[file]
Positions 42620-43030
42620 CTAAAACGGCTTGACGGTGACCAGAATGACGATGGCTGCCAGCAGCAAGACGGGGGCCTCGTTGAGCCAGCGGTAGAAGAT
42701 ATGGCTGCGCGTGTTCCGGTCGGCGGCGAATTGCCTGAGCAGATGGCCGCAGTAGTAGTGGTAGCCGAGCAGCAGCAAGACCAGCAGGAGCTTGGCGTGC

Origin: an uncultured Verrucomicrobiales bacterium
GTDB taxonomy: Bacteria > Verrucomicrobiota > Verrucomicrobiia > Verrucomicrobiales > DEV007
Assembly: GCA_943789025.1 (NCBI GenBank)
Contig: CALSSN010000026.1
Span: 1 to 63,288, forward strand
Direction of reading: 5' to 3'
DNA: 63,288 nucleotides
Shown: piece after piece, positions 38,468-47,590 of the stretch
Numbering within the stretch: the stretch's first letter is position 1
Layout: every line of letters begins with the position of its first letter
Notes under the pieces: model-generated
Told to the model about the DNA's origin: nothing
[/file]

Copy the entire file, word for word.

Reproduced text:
Positions 42620-43030
42620 CTAAAACGGCTTGACGGTGACCAGAATGACGATGGCTGCCAGCAGCAAGACGGGGGCCTCGTTGAGCCAGCGGTAGAAGAT
42701 ATGGCTGCGCGTGTTCCGGTCGGCGGCGAATTGCCTGAGCAGATGGCCGCAGTAGTAGTGGTAGCCGAGCAGCAGCAAGACCAGCAGGAGCTTGGCGTGC

Origin: an uncultured Verrucomicrobiales bacterium
GTDB taxonomy: Bacteria > Verrucomicrobiota > Verrucomicrobiia > Verrucomicrobiales > DEV007
Assembly: GCA_943789025.1 (NCBI GenBank)
Contig: CALSSN010000026.1
Span: 1 to 63,288, forward strand
Direction of reading: 5' to 3'
DNA: 63,288 nucleotides
Shown: piece after piece, positions 38,468-47,590 of the stretch
Numbering within the stretch: the stretch's first letter is position 1
Layout: every line of letters begins with the position of its first letter
Notes under the pieces: model-generated
Told to the model about the DNA's origin: nothing